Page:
And then it turned. I swear to you, it turned. Or maybe this is a fiction writer's view of the story. Maybe I'm making this up to fit the template of what I wanted to happen. But all I can do is describe it.

The injured bird tried to get up. It skittered and flailed with its legs and attempted to right itself, but it couldn't. I thought about helping it, putting it on its belly instead of its back, then I thought better of it. Perhaps this is the mother bird in me. My inner sparrow.

The bird on the road was further away now. The bird on the ground flailed, jostled, and with a wing movement flapped itself onto its belly. Then the legs moved and it stood and walked across the rocks, the damaged wing dangling. And it caught up with the bigger bird on the other side of the road, and then the form changed—the wing was brought back to the body so that the two, other than the size of them, looked the same.

The two birds moved into the cactus and mesquite and scrub, up a little hill, around a cholla, and disappeared.

I didn't witness the flyover. I don't have independent knowledge of the bird's return to the air.

Somehow, I don't need it.


Glo said...

I didn't get to tell my bird story on your radio program - turned the radio on too late.
A few years ago I was at a ladies' retreat by a beautiful lake in NH. I was sitting on some large rocks one morning by myself. The water was very still. I lay back and closed my eyes. Then I heard a whisper of a sound and so I peeked through my eyelashes. There on the rock not 10 ft. from me, a large hawk had landed. He was looking out at the lake. I didn't want to move or breathe. Then he slowly turned his head and looked directly into my eyes. Three words came to mind - fierce, wild, intense. Later as I thought about him, the Lord said to me, "That's how I look at you. I am intensely focused on you." And I knew that word wasn't just for me. He looks at all of us like that!

Glo said...

I turned the radio on too late! :)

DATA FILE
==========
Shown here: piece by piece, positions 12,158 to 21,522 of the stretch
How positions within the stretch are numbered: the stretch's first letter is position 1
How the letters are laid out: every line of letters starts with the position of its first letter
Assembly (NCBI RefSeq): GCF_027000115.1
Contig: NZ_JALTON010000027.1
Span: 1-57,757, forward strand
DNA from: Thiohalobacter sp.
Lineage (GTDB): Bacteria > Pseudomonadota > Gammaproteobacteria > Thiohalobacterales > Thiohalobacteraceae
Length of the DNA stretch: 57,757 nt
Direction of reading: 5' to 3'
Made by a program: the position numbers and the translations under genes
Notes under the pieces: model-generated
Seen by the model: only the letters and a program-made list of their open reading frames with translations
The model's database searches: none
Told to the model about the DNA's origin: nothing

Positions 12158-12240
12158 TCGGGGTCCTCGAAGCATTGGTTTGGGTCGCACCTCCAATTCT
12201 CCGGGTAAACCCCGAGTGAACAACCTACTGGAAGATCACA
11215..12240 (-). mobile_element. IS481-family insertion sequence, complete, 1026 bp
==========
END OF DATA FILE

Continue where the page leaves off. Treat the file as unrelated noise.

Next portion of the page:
A few years ago I was at a ladies' retreat in NH. I was sitting on some large rocks by the lake. The water was very still and quiet. I laid back and closed my eyes. There was a whisper of a sound so I peeked through my eyelashes and saw that a large hawk had landed on a rock not 10 ft. from me! I didn't want to move or breathe. He was looking out at the lake. And then he slowly turned his head and looked directly into my eyes! Three words came to mind - fierce, wild, intense. Later as I thought about him the Lord said to me, "That's how I look at you. I am intensely focused on you." And I knew that word was not just for me. He looks at all of us like that. :)

Heather Cox said...

Hi Chris,I can't get thru to tell you this story on the air but I feel it significant.2 nights ago at midnight my girlfriend called me so excited and "high" from an experience she had just had. She said she had just had a conversation with an owl.It would call and she would call back and this went on for some time.She isn't a believer but this experience opened the door for us to talk about the God of the universe,who created this bird. I can't tell you what we said but the experience brought her to a realization about God. The Lord used his creature to His glory and to touch Sue in a way that testified to Him. Thank you and bless you, Heather

Anonymous said...

I am a bird lover and I truly thank you for not trashing the bird. And next time, get your camera! :)